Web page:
Freshman shows veteran poise

INDIANA – Macy Adams is anxious before most of her games this season.

“Being a freshman, it’s completely different at the varsity level. I’m sure all the freshmen are really nervous, too,” Adams said. “The junior high isn’t the same. Now you have to really step it up.”

Adams certainly hasn’t looked like she felt out of place or nervous during the Bishop Guilfoyle Catholic girls basketball team’s postseason run. In fact, she’s been playing like she’s been down this path plenty of times before.

“She knows when it’s time to focus and when it’s time to have fun. For someone that age, it’s hard to not get them mixed up. It’s never like that for her,” said Annie Dombrowski, the Lady Marauders’ only senior starter. “I think all of our freshmen are extremely mature when it comes to basketball, especially for the high school level. But she definitely seems higher up in the knowledge level.”

Adams’ veteran-like savvy was on display again on Saturday afternoon at Indiana Area High School. The 5-foot-5 guard let the game come to her, took few if any forced or questionable shots and scored a game-high 20 points to power the Lady Marauders back into the PIAA semifinals again with a 55-45 win over District 9 champion Clarion.

It was the fifth time in BG’s six playoff games that Adams has raised her scoring average. She also made two more 3-pointers in a nine-point first quarter, giving her 15 in the playoffs after she had just 17 in the Lady Marauders’ first 22 games this year.

“In the playoffs, we are playing more skilled teams. The better they get, the more I feel I have to step up to help our team win,” Adams said.

Adams entered the District 6 tournament averaging 12.6 points per game. She’ll carry a 13.2-point average into Guilfoyle’s state semifinal clash with Vincentian on Tuesday night.

“I feel what’s really let her step up her game from the beginning or the middle of the season is she’s looking to be a little more aggressive offensively,” Guilfoyle coach Mark Moschella said. “A lot of times, you can’t teach mental toughness.”

Adams’ feel for the game wasn’t only evident in her scoring. Late in the win over Clarion, the Lady Bobcats’ were trying to mount a comeback. They had just missed a shot, but senior forward Kyla Miles seemed to have a bead on the offensive rebound. However, Adams came out of nowhere to take it away from Miles and to draw the foul in the process – she made 1-of-2 free throws to give BG a little more breathing room, and it pulled away in the final minute.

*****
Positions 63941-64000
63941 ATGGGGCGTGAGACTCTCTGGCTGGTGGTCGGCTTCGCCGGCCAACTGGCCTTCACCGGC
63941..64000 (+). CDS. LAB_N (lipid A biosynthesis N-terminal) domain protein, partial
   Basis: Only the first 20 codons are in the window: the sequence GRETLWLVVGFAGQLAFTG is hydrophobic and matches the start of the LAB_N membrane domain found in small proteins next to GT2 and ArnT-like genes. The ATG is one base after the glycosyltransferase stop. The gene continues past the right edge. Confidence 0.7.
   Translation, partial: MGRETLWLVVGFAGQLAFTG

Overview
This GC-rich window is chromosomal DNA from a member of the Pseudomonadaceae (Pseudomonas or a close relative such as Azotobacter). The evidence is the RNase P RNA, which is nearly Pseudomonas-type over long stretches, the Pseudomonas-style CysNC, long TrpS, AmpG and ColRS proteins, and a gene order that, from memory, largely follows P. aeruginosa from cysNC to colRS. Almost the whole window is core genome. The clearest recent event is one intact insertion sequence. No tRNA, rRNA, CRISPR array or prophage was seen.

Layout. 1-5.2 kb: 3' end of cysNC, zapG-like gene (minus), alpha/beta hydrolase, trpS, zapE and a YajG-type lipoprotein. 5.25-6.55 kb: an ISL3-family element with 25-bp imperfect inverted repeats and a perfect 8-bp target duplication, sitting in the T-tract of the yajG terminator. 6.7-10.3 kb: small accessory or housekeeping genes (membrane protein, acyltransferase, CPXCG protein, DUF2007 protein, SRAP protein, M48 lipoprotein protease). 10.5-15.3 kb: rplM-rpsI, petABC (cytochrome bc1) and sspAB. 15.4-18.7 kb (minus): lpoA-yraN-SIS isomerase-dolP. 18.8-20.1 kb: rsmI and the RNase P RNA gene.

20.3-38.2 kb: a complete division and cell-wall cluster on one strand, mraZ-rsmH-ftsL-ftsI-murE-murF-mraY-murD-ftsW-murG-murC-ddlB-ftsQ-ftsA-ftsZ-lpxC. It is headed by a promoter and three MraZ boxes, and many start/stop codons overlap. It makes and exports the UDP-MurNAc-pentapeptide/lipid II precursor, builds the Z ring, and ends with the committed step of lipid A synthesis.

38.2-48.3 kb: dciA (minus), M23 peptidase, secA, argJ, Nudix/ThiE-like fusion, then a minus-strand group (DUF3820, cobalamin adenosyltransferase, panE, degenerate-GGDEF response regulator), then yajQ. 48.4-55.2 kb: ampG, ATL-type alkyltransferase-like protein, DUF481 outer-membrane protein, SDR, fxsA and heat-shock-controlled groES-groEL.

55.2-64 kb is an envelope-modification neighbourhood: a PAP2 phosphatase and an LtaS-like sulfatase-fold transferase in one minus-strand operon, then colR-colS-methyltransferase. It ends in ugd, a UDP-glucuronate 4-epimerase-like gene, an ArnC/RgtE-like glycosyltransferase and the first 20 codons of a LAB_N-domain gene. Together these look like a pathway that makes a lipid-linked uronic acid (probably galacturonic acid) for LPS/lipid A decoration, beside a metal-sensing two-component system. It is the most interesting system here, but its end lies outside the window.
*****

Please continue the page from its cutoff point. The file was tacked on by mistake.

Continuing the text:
Of course, Adams isn’t exactly new to this. She’s been at the Lady Marauder playoff games for the last four years following her sister, Halee, a Mirror player of the year and all-state selection who played in two PIAA finals for BG; the elder Adams is sitting out this year as a redshirt after transferring to St. Francis but was in the crowd Saturday cheering her sister on.

“She’s supported me through my whole basketball career. It’s so amazing because she’s so great at basketball, and she’s helped me so much,” Macy Adams said. “Watching Halee helped me out so much. It just showed me how to become a basketball player. I wanted to play basketball because of her.”

Unlike many siblings, the Adams girls didn’t compete with each other growing up. Macy’s skill didn’t come from taking her lumps against Halee in the driveway or the neighborhood court.

“We never really played one-on-one,” Macy Adams said. “My dad always said, ‘One of you is going to get hurt.'”

Macy, though, was able to bring Halee’s wealth of experience with her. That’s been a big bonus on a team that starts three freshmen and only includes two seniors on its roster: One of those, Dombrowski, hadn’t even played basketball in several years before coming back out for the team this year, focusing instead on a standout volleyball career.

“I knew Halee and I knew her family, but I never really met Macy until the summer, when I talked to her for the first time,” Dombrowski said. “I knew this girl was good, but she was out with a shoulder injury. So I didn’t know how good until she stepped on the floor in November and we put our chemistry together. We just kind of clicked.

“Macy’s a ball of joy. Her laugh can make the whole team laugh. She’s a dedicated player.”

“I see them [Macy and Halee] as different personalities. I enjoyed coaching both of them. They have a common factor. They’re both competitors,” Moschella said.

Macy Adams’ coming-out party was in the District 6 Class A championship game, when she scored 20 points and made six 3-pointers, including one at the buzzer that lifted Guilfoyle to a 57-55 win over Portage.

“After the Portage game, I definitely was feeling more confident about my shot. Earlier in the season, I really didn’t look at the basket to shoot that often,” Adams said. “Since I made that many, I feel more confident about it.”

Adams is mindful, though, about the shots she takes.

“I go and shoot with my sister. She helps me to know when to shoot it and not to force it, just like take my time,” Adams said. “If I do good things, someone will get me the ball, and I can score then.”

Adams speaks like she’s playing right now: like she’s someone at least a couple of years older. She’s enjoying Guilfoyle’s run, but she doesn’t seem to be in awe of the Lady Marauders’ accomplishments or the influence it might have on the program’s future.

“It hasn’t really sunk in yet,” Adams said. “I’m sure once I get older, I’ll think about that.”